American through and through this book would make a fine addition for someone discovering American cuisine or rediscovering it. A masterful cookbook writer; Cunningham's recipes are easy to follow for even a novice cook. They are straightforward, and never complicated. And trust me, this cookbook will live in the kitchen, not on the coffee table.
Thursday, March 25, 2004
Baby artichokes mean spring to me. I first discovered them when I lived in Tuscany. There we ate the mini or baby ones raw, or made a frittata with them, the minute they came into season in March and April. I had grown up eating the large sized artichokes but the babies were a revelation to me. I loved the small version we ate in Italy so much I brought seeds home for my mother hoping she could grow them. It was years before the mini ones started to be sold commercially in the US. Fortunately now you can find them in markets all over the Bay Area. For more about baby artichokes and how to prepare and cook them, check out Ocean Mist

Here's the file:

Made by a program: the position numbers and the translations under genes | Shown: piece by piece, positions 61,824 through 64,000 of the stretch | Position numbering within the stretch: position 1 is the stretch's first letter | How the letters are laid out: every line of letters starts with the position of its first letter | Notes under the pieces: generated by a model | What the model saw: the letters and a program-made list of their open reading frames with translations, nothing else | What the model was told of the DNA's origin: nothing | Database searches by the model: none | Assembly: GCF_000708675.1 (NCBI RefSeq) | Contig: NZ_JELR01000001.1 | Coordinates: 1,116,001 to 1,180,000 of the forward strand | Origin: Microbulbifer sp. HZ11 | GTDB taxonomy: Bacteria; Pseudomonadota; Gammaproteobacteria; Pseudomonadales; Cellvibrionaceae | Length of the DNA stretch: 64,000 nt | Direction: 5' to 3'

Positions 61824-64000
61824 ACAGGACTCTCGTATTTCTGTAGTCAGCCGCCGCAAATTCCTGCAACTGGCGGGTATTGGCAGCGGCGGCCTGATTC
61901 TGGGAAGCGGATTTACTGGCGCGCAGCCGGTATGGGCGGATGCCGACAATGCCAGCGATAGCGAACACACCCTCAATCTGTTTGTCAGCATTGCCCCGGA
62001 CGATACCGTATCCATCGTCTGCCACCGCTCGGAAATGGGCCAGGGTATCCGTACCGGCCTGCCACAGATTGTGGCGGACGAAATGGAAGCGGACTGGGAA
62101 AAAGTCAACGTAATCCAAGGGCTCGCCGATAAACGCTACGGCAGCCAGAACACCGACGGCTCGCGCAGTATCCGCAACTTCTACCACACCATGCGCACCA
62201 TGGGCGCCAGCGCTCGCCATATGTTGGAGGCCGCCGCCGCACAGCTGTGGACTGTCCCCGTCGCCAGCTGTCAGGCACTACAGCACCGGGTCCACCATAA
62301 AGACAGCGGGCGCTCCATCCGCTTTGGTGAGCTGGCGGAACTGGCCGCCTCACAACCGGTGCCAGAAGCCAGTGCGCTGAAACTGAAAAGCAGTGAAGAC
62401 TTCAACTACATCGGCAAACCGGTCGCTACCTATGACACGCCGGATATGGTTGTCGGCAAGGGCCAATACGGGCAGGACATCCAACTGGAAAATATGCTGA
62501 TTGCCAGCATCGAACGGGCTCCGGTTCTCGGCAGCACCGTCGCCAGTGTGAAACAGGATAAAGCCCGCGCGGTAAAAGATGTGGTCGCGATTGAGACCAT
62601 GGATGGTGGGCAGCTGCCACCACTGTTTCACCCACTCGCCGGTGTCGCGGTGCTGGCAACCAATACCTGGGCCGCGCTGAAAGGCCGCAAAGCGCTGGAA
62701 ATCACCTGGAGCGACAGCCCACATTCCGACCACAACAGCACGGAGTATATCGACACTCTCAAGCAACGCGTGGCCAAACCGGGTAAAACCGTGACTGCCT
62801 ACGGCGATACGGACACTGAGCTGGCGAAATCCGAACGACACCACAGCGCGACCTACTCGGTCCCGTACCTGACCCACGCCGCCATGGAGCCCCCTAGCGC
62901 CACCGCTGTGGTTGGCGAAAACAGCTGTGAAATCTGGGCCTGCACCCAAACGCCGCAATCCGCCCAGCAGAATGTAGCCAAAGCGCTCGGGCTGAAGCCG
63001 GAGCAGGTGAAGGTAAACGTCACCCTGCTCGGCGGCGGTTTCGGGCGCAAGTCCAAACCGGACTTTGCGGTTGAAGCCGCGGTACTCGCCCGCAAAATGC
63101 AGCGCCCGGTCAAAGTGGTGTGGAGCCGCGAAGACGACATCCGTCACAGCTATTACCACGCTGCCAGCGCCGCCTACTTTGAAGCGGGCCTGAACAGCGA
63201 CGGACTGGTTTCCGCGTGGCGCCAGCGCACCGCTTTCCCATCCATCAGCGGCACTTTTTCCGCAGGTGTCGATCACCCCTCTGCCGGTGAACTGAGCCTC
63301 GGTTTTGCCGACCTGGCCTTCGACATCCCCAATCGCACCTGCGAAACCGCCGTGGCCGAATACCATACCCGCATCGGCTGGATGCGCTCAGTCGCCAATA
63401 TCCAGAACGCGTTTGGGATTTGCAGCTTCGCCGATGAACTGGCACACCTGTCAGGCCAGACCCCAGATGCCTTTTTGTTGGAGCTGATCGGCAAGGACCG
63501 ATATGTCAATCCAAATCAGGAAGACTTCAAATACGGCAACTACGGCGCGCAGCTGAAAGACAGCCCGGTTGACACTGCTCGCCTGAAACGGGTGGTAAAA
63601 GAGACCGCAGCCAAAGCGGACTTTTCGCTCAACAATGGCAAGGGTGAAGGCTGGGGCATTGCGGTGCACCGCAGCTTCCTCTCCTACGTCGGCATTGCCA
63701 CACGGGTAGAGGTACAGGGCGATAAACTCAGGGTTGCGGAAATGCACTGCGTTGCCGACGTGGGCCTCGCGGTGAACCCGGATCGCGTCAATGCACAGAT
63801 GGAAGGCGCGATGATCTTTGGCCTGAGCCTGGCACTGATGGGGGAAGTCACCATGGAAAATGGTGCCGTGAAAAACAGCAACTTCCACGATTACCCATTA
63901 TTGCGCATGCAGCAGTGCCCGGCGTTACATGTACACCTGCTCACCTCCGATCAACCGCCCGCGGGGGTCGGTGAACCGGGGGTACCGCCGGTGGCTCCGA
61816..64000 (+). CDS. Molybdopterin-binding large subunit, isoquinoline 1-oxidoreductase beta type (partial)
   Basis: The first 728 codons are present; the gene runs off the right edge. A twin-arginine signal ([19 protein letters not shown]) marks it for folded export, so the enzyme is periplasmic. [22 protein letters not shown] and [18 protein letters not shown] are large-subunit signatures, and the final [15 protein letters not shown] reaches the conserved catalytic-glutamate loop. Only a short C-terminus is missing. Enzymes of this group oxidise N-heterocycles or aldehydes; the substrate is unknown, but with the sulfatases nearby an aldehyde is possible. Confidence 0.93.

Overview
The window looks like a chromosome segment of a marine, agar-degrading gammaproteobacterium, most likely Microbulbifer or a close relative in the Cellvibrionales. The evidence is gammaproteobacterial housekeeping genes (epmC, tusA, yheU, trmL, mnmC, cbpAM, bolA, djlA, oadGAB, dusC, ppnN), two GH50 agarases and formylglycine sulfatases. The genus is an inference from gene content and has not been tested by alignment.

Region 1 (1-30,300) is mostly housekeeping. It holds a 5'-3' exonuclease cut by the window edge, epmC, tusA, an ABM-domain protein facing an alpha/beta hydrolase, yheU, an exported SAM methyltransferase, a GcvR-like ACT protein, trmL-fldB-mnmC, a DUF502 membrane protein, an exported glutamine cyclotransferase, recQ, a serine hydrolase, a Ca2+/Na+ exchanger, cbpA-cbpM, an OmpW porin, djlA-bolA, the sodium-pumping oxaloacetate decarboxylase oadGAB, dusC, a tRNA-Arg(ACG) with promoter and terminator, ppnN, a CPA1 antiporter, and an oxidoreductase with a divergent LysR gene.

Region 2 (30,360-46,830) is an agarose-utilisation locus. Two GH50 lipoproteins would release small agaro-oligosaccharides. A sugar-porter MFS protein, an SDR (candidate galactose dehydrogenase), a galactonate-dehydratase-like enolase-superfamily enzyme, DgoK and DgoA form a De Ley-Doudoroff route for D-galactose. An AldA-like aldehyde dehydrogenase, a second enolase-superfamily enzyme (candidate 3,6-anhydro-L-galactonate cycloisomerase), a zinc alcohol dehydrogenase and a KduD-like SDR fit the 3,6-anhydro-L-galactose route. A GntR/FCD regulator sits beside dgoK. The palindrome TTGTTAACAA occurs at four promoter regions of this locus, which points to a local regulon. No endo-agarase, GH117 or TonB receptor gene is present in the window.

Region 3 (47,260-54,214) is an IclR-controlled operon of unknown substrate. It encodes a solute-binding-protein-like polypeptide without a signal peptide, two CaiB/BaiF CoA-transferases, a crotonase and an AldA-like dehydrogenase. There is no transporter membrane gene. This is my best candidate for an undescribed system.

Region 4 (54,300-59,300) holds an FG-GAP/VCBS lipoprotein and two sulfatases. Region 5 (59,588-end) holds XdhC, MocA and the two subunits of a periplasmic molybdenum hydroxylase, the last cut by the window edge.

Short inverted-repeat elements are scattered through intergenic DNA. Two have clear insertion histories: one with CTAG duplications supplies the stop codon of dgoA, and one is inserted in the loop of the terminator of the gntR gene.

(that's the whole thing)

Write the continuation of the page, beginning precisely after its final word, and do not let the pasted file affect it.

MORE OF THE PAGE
A bizarre looking food to anyone unfamiliar with it, artichokes are grown in California though they are native of the Mediterranean. The artichoke's spiny tips indicate it's in the thistle family. Artichokes are actually the edible bud of a flower; and are a good source of vitamin C, folate, and magnesium.
Unlike the larger versions, baby artichokes are very tender and delicious pan fried in olive oil and then steamed until just done. You can also slice them thin and make a salad out of them. Tonight we ate them dressed with lemon along with boiled fingerling potatoes. Fingerlings are a variety of potato that is also a newcomer to local markets. Because they are small, they cook up quickly. They have a sweet yellow flesh that really doesn't need any butter. A little salt maybe.